Leon County Schools: Strengthen Your Commitment to Arts Education
Just over a week ago, I attended my child’s school orientation at his high school here in Tallahassee, where students could meet their teachers and see their new classrooms. The experience was unremarkable except for one glaring problem that stood out starkly and was very indicative of a serious lack of investment in student success.
My son, an emerging artist, had signed up for two-dimensional art as an elective and we were excited to see the classroom. The facility reveal was not only disappointing, but a sad experience.
One would expect an art classroom to be equipped with a drawing space, drawing and painting supplies, examples of student art, and an overall atmosphere of creative inspiration. Instead, the room lacked all of the above and was effectively a computer classroom with rows of tables completely occupied by desktop computers. No workspace and no supplies.
It was obvious that there was a complete lack of investment in the success of students wishing to develop artistic skills and in fact I think it was a violation of the expectation that if a course is offered it made in good faith to provide students and the teacher with the means to achieve the educational objectives.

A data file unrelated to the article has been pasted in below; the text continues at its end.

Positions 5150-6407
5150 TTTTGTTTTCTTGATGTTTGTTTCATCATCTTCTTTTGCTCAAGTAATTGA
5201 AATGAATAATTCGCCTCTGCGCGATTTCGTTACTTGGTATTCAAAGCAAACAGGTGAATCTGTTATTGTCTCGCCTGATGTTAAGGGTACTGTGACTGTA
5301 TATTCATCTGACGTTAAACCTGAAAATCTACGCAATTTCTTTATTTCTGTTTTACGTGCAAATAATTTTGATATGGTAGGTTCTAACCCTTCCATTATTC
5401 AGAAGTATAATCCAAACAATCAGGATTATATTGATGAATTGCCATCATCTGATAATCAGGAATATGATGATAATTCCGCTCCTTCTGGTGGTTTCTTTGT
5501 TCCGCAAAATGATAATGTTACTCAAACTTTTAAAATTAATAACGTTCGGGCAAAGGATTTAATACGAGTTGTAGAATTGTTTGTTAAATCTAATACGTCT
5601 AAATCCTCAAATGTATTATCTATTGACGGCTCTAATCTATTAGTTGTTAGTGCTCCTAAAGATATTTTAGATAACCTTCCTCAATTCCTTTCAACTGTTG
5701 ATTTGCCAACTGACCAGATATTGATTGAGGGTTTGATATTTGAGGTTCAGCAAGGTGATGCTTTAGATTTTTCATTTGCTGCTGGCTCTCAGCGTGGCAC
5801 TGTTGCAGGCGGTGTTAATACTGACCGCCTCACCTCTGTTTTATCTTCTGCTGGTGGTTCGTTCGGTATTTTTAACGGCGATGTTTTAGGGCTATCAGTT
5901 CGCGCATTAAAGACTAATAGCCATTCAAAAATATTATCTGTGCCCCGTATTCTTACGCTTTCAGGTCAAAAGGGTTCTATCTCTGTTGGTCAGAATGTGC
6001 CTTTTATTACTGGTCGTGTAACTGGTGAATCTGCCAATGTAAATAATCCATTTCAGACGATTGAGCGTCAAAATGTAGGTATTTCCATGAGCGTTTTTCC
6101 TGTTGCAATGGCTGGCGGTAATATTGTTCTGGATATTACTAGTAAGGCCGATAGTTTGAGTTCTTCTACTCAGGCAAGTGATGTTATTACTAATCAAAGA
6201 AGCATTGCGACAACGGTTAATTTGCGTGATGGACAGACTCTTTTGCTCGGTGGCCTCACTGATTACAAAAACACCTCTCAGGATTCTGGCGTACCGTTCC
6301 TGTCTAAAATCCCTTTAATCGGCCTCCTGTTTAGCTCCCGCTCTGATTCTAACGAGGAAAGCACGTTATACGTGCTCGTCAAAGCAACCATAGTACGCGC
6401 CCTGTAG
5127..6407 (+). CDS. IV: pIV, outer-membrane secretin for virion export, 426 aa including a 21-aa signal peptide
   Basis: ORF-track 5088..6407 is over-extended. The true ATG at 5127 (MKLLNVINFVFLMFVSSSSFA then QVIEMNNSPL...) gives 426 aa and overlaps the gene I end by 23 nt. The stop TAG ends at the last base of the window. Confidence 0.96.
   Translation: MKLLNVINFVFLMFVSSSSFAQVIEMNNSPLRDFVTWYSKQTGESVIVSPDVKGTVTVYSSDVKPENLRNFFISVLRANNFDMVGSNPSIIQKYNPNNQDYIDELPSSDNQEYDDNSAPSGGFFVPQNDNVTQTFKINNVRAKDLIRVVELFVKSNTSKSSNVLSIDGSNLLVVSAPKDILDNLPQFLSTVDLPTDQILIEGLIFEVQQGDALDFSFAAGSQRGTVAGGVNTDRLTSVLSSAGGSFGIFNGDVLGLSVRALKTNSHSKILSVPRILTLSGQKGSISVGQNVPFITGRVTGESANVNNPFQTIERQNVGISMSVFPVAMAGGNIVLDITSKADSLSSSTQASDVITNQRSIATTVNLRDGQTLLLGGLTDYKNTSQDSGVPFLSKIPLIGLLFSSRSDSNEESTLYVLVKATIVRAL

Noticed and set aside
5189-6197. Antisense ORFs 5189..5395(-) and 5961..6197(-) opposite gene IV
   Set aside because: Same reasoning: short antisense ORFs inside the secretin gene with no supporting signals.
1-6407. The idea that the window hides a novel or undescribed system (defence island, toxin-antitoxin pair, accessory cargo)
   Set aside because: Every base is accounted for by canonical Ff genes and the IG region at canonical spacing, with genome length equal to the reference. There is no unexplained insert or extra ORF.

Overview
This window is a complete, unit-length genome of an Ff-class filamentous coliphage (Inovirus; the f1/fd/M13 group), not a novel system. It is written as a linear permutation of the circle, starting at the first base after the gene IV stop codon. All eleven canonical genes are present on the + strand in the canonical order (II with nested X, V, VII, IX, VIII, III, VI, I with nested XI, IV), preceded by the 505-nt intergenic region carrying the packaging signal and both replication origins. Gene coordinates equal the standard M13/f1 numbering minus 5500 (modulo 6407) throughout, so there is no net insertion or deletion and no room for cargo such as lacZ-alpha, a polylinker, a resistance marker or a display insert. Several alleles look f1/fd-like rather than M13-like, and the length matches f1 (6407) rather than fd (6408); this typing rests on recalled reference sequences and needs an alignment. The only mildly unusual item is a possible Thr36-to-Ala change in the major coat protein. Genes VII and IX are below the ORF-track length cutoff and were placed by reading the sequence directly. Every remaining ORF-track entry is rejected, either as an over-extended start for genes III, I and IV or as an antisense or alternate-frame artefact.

Our schools must recognize that art is not just an option, but an essential aspect of a student’s growth. The potential for developing skills in art as well as art history and interpretation means that students will have a better understanding of expression, communication, history and culture. Additionally, it builds a foundation of skills that benefits success in desired future careers, such as marketing, advertising, and entrepreneurship. The specific skills learned also develop what is needed to succeed in many artistic fields such as film production/set design, tourism, city beautification and interior design/decoration.
We look back and learn from our past through the art of civilizations long gone. Today, our art writes our legacy for those who will follow us.
It’s time for those in education who are developing the curriculum to stop viewing art as cutting grease and to recognize and support arts education as a glue that binds . It brings together all other academic pursuits through inspiration, perspective, and historical context. It excites the passion of all who make it and watch it, to push their pursuits where they can truly lead.
We must fully support arts education because without it we deprive students of the fuel of inspiration and a necessary depth of understanding of the world in which we live.
We can do better.
Jim Russell is a full-time professional artist and is a retired Deputy Chief of Police with the Florida State University Police Department. He can be contacted at [email protected]
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